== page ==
Resources:

Entrepreneur, Co-Marketing:  Twice as Nice or Double the Trouble?, Barbara Findlay Schenck, from Business on Main, January 16, 2013.

eHow, Cross Marketing Ideas, Gina Ragusa

biznik, Lead Generation through Cross Marketing, Joel Torres

Solving Real Business Problems and Showing Value – Every Marketers’ Job

19 Jun

For me Marketing has always been about showing customers how a product solves real business problems and creates value.  Recently I became familiar with the term, Solutions Marketing.  Look online and you’ll find Solutions Marketer job titles in Fortune 500 companies and marketing consultants and agencies that provide Solutions Marketing services.

     What is Solutions Marketing?  One of the definitions I found on Google stated, Solutions Marketing addresses a business level problem, aligning products with business value. Good Solutions Marketing speaks directly to business needs. 

     Young Asian BusinessmanAs a career marketer in various roles (communications, product marketing and management), my job has been to show customers how my company’s products solve real business problems.  Whether developing a Marketing Requirements Document for a new product or creating product messaging, each required an understanding of how the product solved a business problem and created value for customers.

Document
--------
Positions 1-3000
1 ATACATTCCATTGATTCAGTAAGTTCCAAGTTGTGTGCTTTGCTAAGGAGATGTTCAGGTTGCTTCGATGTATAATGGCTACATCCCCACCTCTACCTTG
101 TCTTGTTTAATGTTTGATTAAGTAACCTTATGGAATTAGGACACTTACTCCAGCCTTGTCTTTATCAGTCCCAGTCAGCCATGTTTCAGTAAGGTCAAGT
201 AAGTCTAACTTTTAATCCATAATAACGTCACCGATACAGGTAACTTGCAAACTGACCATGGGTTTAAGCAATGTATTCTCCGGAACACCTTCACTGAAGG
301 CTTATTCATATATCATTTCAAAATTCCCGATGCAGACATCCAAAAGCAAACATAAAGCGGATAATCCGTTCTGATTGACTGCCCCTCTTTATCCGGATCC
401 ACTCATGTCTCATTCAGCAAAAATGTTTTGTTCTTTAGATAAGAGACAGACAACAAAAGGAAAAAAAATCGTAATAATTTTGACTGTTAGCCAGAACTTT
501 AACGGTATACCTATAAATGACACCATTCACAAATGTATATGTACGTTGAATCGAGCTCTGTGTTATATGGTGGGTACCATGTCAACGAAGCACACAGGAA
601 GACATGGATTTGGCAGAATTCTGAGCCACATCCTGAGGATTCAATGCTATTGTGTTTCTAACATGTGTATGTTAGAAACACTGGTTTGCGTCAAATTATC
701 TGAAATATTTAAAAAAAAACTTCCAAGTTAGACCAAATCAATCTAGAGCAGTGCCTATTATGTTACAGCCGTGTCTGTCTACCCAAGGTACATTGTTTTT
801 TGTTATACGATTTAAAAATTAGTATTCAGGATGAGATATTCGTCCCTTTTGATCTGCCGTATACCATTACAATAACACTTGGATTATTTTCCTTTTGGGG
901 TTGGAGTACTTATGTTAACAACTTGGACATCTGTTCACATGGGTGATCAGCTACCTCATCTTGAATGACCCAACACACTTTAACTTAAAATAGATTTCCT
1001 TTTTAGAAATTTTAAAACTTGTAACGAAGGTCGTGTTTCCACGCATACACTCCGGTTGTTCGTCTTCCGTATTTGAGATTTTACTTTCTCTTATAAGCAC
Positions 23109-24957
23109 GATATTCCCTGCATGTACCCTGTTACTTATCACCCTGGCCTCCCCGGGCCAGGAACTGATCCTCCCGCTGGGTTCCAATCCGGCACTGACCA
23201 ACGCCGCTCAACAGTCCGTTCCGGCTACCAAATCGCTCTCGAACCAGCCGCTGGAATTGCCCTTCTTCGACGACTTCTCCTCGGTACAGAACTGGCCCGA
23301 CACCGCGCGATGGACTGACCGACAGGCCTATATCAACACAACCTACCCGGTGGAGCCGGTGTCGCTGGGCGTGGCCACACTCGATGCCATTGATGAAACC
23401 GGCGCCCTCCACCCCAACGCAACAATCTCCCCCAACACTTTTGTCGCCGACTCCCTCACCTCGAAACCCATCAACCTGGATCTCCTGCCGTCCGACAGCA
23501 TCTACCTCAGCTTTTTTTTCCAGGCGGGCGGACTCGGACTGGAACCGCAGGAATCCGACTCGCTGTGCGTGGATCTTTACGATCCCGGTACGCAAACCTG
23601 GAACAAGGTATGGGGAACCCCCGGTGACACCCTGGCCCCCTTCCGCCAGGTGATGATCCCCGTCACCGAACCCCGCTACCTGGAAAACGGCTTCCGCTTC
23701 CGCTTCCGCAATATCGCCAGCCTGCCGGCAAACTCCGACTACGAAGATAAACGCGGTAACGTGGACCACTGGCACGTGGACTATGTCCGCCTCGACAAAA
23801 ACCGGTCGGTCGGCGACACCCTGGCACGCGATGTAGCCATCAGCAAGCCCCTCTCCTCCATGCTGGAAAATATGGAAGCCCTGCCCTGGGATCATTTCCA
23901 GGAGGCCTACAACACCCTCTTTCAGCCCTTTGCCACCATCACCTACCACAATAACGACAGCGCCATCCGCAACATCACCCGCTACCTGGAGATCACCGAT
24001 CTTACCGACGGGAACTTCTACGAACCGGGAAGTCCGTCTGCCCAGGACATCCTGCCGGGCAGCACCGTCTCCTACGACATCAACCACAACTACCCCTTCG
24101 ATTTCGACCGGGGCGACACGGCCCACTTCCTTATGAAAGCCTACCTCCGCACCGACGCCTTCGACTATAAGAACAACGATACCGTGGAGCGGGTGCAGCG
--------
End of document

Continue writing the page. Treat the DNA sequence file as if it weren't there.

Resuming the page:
Maybe it’s the sign of the times.  Many marketing functions have become specialized. As marketers, if we cannot show customers how our products solve business problems, we will fail in our efforts. Solutions Marketing is something we all do (or should do) regardless of our marketing job title (or function).

     Wikipedia has this definition of Marketing: B2B marketing is creating value, solutions, and relationships either short-term or long-term with a company or brand. It is an integrated process through which companies build strong customer relationships and create value for their customers and for themselves.

Consider that most companies aren’t large enough to have a specialized Solutions Marketing position or group. Is it the role of all marketing functions to understand and communicate how a product solves a business problem and creates value for customers?  What do you think?

Is There Value In Giving Your Product or Service Away?

6 Jun

Is there value in giving away your product or service? The topic came up at a recent event when a small business owner questioned whether or not she should continue to give away her company’s products at industry events. When the business first launched she provided free products to grow her customer base but, now isn’t certain the free offer is needed.

Red 3-D Dollar SignFor those starting a new business, one of the biggest challenges is getting those first customers. Attracting customers by offering them a risk-free opportunity to try your product or service can be a successful strategy to build business.  The offer may be free trial, special pricing or a 100% guarantee that can remove concern a customer may have about trying an unknown.

Free trials are a frequently used strategy.  Cloud-based software companies use free trials to grow business and then convert trial users to paying customers. One of the most successful companies to employ this strategy is Salesforce.com.  Another cloud-based software company that offers free products is WordPress.com.  WordPress’ strategy is to provide basic blog features free with the intent to entice customers to pay for additional or enhanced features.